The Game of Fate

Chapter 1:

The Last Cloak Bearer





Elles places Emery’s letter down. She leans back on her couch and exhales a thick white smoke. “C’est la vie,” she says to herself. Colors intensify; the constant ringing in her ears hasn’t ceased since the reformation of existence several weeks ago. Bubbles in the ceiling morph into dinosaurs and primitive cavemen dancing to “The Circle of Life.” What will become of le garcon, son cher amie, Emery? The cloak is a dastardly, cursed object. Why had the divines chosen such a young boy to suffer such a cruel fate?

She rereads Emery’s letter.

A tear rolls down Elles’s face. “I will never forget, mon ami,” Elles erupts, sobbing uncontrollably. Too high to walk, she collapses several feet from her sofa and curls into fetal position.  Pain bounces off the walls as Elles’s wails echo throughout the massive apartment. She stumbles to her feet, slowly mourning her newfound freedom. “What did Emery give up to emancipate me from the game?” Elles wondered as the tub filled with steaming comfort. She reaches for a well-crafted razor; the only remnant of her days as a human.

Elles wriggles out of her clothes in a trance and climbs into the porcelain tub. She plays the violin on her wrist in sync with Debussy’s Clair de Lune; the Eau pourpre lulls her to sleep.

“Je suis immortel,” Elles laughs, waking to clear bathwater surrounding her petite frame. She dresses herself and shakes her depression. In her usual fashion, Elles saunters into a pair of leggings, light skirt, tube-top, boots and cardigan; all black, of course.   She takes the elevator down to the atrium.

“On a date, Ms. Strandon?” Lars the doorman asks curiously. “You look ravishing. Very Gothic, but classy.”

“So formal. I told you, my first name’s fine, Lars.” Elles giggles. “Yes, I am,” she responds in perfect English. “I’m meeting an old flame- like, a really old flame.”

“Have a good night, Alice,” Lars says, ignorantly.

Elles blows him a kiss. “Never gets old.” She plays her role well, gleefully making her way to the street as Alice. She hails a cab to Midtown.  Before she decides what to do, she needs to see Kal one last time.

Across town, Kalcyphir closes his eyes; distorted smiles linger in a distant memory. He asks the sky an inaudible question while reclining on a bench, stretching his arms over its back. Silhouettes eerily reach across the moon, coveting its ominous radiance. Like the fool in the cloak, Kalcyphir exists to play the game of fate.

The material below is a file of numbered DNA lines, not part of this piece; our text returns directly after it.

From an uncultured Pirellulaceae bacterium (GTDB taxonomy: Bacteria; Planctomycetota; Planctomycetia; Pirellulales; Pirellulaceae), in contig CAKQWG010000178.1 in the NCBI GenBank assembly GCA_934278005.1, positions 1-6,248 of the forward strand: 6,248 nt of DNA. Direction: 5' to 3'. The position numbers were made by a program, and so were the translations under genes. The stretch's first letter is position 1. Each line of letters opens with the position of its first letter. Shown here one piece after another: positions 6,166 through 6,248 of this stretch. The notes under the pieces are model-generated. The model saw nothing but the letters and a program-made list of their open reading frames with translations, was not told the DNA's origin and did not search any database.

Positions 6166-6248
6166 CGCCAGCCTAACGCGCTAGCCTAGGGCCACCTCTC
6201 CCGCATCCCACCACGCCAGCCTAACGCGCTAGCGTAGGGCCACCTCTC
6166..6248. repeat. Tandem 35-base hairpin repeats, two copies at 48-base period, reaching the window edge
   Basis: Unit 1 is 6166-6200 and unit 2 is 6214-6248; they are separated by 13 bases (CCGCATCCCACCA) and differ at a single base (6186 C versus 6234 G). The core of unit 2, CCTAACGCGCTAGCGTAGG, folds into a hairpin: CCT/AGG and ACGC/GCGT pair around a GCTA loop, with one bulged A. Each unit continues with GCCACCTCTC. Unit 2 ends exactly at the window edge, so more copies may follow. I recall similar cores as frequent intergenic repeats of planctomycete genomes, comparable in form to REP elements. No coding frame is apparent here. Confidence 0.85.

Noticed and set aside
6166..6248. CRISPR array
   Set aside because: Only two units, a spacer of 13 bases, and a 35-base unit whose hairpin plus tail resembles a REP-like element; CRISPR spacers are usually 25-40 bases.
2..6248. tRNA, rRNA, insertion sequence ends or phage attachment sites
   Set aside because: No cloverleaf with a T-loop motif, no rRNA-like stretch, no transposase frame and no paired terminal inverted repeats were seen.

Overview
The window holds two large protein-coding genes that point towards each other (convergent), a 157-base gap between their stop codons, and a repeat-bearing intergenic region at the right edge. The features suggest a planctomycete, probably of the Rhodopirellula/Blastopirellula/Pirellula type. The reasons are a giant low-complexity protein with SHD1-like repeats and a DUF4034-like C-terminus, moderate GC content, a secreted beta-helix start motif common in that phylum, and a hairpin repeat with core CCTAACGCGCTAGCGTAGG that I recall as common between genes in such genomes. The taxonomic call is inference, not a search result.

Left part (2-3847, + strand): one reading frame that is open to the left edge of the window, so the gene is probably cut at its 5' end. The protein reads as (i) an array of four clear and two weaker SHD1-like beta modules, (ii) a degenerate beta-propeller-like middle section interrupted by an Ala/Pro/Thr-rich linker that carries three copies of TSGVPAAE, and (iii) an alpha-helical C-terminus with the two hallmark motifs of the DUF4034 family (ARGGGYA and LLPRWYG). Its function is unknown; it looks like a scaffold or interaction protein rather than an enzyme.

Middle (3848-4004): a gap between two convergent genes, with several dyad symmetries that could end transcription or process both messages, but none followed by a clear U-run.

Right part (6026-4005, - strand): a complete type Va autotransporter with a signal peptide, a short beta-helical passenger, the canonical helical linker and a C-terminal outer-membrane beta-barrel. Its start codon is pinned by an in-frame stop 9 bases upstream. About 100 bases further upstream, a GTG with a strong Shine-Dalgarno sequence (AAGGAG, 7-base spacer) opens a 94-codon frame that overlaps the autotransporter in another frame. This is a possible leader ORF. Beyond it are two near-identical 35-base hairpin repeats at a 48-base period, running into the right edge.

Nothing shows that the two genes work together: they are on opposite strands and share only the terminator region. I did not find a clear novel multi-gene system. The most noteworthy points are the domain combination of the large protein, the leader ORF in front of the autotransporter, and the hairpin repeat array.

Unlike the bearers of the cloak, the players of fate belong to their masters: the ancient god’s who selected them.

For Kalcyphir, this is his time, his night and his will; because, in these moments, Kalcyphir is him too.

Grass sways in the breeze. Leaves rustle from the trees’ fingertips. Kalcyphir cradles his paper bag like a child, waiting for this fate to walk past him. Waiting for her.

How is he going to do it this time? What would happen if they catch him? A lab in an underground bunker? Would he become a weapon again? How many civilizations would he deci — Those thoughts become irrelevant, replaced by, “How long is this segment supposed to last anyway? I really hate couples.” Kalcyphir sighs.

Discerning his preys’ ignorant footsteps from the evening’s whispers, he tries to shrug away the rage filling his hollow core. “They just don’t get it,” Kalcyphir mutters to himself, disgusted. “Those damn spongy meat-sacks…finding meaning from the outside, they only placate the emptiness, uncertainty and despair of being human. They deserve to have the comfortable ignorance ripped from their palms.”

Tonight he will tear the façade from her gentle fingers. It doesn’t matter why. To them he’s just a participant of the game. To his prey, he’s just another face. A stranger.

Kalcyphir takes a deep breath, “I am the stranger… I can do this. I can do this.” He closes his eyes and pounds his chest. “I can do this — I WILL DO THIS!”



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